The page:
Shiho Kawashima | Cementing the Path to Solid Construction
Assistant Professor of Civil Engineering and Engineering Mechanics
—Photo by Eileen Barroso
When you drive along a concrete boulevard, cruise over a smooth overpass, or gaze up at a giant skyscraper, you might marvel at its construction, never thinking that how the actual cement was mixed with water might affect the overall lifespan of that particular structure or road.
“Typically, when people think of concrete, they think of the hardened road, the building, or the bridge,” says Shiho Kawashima, assistant professor of civil engineering and engineering mechanics and an alumna of the Engineering School. “I’m interested in what happens immediately after you mix cement with water and what flow properties exist.”
Kawashima’s experimental research focuses on cementitious materials at the nanoscale. She investigates the rheology (basic flow properties) of cement-based materials, which she says is “incredibly complex because hydration—the reaction between cement and water—is constantly progressing pretty much the entire lifetime of the material, beginning at its liquid state.”
Of particular interest to Kawashima is oil well cementing. She hopes to design highly adaptive slurries that can exhibit high initial flowability to facilitate pumping, but then once pumping stops, they can immediately exhibit rapid gelation. This is key, she explains, because this high gel strength can actually resist gas penetration from surrounding geological formations and potentially eliminate problematic environmental scenarios, such as gas leaks from the oil wells.
Kawashima points to the 2010 BP oil well disaster in the Gulf of Mexico as an example of an insufficient cementing operation that caused a massive, accidental marine oil spill. To avoid such calamities and prevent gas penetration, she says, it’s crucial to control the rheology as the cement slurry transitions from a water-like fluid to a rock-like solid.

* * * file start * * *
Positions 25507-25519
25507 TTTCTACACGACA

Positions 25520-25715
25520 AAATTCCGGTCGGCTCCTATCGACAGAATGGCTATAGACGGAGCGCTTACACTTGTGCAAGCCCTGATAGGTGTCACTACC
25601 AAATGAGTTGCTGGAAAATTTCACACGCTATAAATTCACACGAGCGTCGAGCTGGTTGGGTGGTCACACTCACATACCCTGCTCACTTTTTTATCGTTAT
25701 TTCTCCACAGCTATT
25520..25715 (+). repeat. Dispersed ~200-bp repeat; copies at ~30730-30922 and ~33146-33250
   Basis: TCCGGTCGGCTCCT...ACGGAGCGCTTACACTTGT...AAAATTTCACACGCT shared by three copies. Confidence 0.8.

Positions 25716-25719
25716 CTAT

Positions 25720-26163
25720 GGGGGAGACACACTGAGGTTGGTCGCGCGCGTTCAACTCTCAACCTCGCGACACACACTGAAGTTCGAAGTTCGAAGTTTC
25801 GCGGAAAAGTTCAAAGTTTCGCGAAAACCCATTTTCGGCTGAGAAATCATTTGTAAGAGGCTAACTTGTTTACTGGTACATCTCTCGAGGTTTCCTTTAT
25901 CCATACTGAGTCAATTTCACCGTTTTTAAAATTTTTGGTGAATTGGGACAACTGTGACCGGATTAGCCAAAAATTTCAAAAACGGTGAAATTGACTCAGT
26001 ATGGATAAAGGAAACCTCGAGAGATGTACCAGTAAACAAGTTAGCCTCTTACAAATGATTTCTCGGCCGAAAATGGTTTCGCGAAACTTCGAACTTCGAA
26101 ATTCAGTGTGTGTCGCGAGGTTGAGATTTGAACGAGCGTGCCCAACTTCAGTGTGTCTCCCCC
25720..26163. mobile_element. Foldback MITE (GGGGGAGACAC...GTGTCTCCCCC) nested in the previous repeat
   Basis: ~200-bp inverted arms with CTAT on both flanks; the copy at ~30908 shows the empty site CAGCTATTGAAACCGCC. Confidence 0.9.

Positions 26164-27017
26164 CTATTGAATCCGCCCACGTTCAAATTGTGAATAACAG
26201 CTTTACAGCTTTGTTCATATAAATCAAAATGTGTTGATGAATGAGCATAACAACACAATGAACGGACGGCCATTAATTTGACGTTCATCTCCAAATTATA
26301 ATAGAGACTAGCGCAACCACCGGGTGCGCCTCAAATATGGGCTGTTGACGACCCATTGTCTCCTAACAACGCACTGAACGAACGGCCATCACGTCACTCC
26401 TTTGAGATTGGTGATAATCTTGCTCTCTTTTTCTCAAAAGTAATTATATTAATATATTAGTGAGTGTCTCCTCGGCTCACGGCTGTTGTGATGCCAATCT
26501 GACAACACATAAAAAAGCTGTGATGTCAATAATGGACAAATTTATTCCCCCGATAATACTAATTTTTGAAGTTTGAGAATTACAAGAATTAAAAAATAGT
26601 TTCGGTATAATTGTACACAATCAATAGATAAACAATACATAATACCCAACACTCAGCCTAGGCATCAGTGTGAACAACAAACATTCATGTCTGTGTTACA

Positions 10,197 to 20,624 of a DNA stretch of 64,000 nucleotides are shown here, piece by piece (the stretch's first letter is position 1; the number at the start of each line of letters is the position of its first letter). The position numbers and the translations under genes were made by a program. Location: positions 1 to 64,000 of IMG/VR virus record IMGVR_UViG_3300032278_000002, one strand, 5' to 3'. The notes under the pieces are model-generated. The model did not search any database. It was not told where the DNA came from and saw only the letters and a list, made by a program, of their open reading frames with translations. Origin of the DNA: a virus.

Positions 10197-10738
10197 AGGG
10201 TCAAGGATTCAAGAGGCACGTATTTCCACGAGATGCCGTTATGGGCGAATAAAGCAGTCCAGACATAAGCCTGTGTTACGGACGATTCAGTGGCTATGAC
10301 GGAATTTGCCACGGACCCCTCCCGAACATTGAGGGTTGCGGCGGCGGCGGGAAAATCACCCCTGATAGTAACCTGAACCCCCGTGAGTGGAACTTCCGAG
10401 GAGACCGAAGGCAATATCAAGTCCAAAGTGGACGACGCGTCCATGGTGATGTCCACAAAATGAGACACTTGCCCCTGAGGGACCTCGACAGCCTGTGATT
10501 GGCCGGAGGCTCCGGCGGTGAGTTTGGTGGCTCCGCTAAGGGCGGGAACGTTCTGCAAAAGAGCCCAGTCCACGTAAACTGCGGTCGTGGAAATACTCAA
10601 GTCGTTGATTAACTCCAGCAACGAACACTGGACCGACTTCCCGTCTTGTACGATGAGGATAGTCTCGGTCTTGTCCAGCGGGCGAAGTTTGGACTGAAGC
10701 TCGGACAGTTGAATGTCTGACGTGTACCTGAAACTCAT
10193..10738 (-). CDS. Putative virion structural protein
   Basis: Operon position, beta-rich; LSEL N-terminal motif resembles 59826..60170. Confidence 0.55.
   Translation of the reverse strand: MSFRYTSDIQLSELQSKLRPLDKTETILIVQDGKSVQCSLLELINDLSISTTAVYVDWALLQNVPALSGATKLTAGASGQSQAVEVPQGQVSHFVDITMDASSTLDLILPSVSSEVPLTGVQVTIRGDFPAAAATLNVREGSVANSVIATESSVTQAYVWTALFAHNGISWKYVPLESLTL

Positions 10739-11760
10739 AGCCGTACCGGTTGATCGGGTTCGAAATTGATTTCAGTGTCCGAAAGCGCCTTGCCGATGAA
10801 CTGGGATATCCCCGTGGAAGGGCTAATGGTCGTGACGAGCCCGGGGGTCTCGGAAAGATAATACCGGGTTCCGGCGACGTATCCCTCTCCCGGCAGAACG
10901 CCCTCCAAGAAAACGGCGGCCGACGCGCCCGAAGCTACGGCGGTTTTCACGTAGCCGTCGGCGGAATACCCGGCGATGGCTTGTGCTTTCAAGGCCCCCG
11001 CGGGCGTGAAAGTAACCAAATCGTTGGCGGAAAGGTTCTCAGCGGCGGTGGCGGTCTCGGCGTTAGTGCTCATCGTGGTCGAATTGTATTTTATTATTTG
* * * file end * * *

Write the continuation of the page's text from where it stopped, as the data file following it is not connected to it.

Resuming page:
Part of her research interests in this area focuses on examining the influence of different mineral and chemical additives to enhance select properties, including thixotropy. Thixotropy refers to the property exhibited by certain gels of becoming fluid when stirred or shaken and returning to its semisolid state when still.
“Cementing is a very critical process, but it’s very difficult to achieve successfully. If you can design a highly thixotropic cement slurry with the use of innovative additives, this would be a highly effective approach to the environmental problem,” Kawashima notes.
While concrete is, by no means, a novel material, engineers have just recently been able to dig deeper in their research. “With the development and availability of equipment … we have the tools now to characterize structure at the nanoscale,” adds Kawashima. “This is particularly important with cementitious materials because they are heterogeneous at all scales. We’re only now starting to really obtain fundamentals even though the material has been used for centuries.”
Kawashima’s research is mostly limited to the lab, but, she stresses, working with industry is key to making a huge impact.
Kawashima joined the Columbia Engineering faculty in January 2013 after earning her BS in civil engineering at the School and completing both her master’s and PhD in civil and environmental engineering at Northwestern University.
BS, Columbia Engineering, 2007; MS, Northwestern University, 2009; PhD, Northwestern University, 2012
-by Janet Haney